Someone also has to explain to me why a Dodger player wearing #21 is pictured on card 220 who, on the back, is identified as Trayce Thompson of the White Sox. Could it be? A legitimate error card? Thompson never played for the Dodgers but the picture on the Gypsy Queen card is indentical to the picture of him on card 62 of series one Topps this year. Todd Frazier on this year’s Gypsy Queen wears #21 on his White Sox uniform.
Baseball heroes from the past are sprinkled throughout the box and it’s always a kick to bust a pack and find Babe Ruth. I did just that, he’s card #336. Other legends that I found include Ted Williams, Hank Aaron, Willie McCovey, Ken Griffey Jr., Lou Gehrig, Phil Rizzuto and Duke Snider. Some are set numbered, some are in the “Power Alley” subset. Also other ho-hum subsets called “Walk off winners” and “Glove stories”. Wouldn’t you rather get more player cards? I would.
In addition to the standard cards, the full base set is paralleled by a Mini version that falls one per pack (and there are also 50 short prints). Mini parallels extend across all 350 cards. Collectors are treated to multiple on-card autograph sets and a variety of relic cards can be found in the release.
Hobby boxes – 24 packs, 10-cards each – are in the $110 range at the moment.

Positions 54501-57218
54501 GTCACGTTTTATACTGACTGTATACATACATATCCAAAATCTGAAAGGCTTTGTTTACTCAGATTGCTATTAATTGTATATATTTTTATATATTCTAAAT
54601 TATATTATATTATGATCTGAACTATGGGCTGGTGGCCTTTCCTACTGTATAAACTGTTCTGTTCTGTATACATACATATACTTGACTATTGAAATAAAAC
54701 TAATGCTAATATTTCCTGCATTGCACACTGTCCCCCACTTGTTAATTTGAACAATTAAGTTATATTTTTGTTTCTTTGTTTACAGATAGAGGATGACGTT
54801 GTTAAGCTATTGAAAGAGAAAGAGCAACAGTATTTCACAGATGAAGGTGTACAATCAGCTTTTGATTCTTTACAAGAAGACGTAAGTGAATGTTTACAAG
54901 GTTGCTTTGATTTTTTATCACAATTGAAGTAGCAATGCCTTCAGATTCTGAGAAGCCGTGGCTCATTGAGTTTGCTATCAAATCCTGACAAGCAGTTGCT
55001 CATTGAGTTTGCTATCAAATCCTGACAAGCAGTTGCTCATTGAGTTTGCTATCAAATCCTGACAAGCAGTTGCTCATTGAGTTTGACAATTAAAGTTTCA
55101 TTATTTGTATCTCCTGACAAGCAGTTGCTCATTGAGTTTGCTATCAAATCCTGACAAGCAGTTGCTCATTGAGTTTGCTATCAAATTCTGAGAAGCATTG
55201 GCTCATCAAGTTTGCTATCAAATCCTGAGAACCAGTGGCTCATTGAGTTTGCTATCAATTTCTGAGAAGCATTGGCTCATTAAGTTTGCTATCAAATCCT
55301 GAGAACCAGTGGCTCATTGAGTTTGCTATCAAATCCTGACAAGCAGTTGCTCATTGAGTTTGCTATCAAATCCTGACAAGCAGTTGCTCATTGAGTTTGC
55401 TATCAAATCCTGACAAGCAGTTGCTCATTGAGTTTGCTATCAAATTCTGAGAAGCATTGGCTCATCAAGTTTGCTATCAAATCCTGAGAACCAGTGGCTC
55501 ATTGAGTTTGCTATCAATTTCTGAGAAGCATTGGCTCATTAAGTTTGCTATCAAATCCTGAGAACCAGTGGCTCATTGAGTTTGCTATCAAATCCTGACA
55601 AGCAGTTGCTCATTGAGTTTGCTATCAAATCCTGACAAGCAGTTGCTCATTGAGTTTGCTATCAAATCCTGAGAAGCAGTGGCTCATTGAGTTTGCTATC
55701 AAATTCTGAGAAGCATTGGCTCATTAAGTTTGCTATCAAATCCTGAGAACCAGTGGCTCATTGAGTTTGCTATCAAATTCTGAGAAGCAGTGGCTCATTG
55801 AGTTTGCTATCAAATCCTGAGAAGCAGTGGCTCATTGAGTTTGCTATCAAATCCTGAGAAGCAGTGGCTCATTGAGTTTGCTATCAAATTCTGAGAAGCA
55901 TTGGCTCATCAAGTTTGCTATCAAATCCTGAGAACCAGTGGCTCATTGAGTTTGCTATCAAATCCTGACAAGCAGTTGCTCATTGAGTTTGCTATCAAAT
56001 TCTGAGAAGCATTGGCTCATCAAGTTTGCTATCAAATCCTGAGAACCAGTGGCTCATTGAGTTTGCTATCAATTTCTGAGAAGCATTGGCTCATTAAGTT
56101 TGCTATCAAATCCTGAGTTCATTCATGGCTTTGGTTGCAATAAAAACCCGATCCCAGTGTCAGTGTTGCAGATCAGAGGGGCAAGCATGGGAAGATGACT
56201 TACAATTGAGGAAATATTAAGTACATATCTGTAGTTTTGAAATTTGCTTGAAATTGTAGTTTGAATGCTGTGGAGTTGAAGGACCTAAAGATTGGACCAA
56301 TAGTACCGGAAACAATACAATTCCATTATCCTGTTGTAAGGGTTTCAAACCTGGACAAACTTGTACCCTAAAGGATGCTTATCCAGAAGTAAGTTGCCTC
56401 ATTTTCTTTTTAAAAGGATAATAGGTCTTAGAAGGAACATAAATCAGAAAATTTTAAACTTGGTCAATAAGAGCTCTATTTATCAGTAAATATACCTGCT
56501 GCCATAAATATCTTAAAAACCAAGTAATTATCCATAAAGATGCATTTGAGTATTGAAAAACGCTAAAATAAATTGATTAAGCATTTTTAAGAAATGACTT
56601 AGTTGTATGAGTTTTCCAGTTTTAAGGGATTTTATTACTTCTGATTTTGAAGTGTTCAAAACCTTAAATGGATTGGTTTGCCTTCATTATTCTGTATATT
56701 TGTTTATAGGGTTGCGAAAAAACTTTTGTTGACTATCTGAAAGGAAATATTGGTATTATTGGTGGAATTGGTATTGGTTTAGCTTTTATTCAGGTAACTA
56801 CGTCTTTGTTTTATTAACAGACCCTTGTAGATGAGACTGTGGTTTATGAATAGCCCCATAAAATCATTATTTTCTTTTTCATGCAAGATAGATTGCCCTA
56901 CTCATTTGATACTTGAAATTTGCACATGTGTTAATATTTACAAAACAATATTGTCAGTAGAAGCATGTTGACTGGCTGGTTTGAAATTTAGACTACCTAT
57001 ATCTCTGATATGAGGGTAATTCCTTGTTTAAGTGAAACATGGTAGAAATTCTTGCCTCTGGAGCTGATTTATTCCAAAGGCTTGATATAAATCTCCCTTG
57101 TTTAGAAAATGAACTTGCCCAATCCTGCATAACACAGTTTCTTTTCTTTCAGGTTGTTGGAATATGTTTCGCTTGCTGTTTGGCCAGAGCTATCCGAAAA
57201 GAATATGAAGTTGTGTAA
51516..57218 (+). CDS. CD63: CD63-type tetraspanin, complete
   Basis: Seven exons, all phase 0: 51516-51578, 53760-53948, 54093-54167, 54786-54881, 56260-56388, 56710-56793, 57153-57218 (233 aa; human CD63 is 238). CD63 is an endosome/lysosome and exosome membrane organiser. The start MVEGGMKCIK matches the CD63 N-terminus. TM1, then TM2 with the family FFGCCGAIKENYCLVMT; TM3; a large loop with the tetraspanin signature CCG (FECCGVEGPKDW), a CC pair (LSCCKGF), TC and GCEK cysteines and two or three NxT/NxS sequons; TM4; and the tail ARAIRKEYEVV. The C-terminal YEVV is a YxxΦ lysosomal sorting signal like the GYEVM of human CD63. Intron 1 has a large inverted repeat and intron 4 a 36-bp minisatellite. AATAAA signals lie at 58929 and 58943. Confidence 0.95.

Topps “Legacies of Baseball” Is true high end
Packaged in a nifty brown box this debut edition of Topps Legacies of Baseball brings you one pack and four cards – that’s it. The high end product is selling in the $150 range (do the math, that’s $37.50-a-card) and in the lone pack you get two on-card autographs, one metal vault card and one low numbered insert card. That’s it.
My box contained signed cards from Corey Seager (38/199) of the Dodgers and Mark Prior (78/199) as Lasting Imprints card of Sandy Koufax (3/50) and a Roberto Alomar metal card (24/50).
That’s what I call a high end box of cards (albeit a small box).
Donruss (Yawn) Baseball hits the stores
Pardon the editorial content in the headline but Donruss has rolled out a particularly boring set of baseball cards for 2016. Of course the fact that all the logos and team names are eradicated doesn’t help much either. The card pictures remind me of when I was a kid and the extra players on your sandlot team usually got a blank shirt and a hat without an initial.
The basic cards are pretty much action shots , many positioned so the lack of any indentification on the uniforms isn’t that big a deal – but it is anyway. Big Papi David Ortiz adorns the packaging in his blank black batting helmet.
Insert sets include Power Alley, Studio (a good idea when Donruss used to do it, because they were artsy photos) and two Diamond Kinds (a good idea when Dick Perez used to do them), The one I have of Bryan Harper makes him look like a street person. The one of Evan Longoria isn’t much better. Also one old-time card – Kirby Puckett is included but if you didn’t know that he was no longing playing nothing would tell you.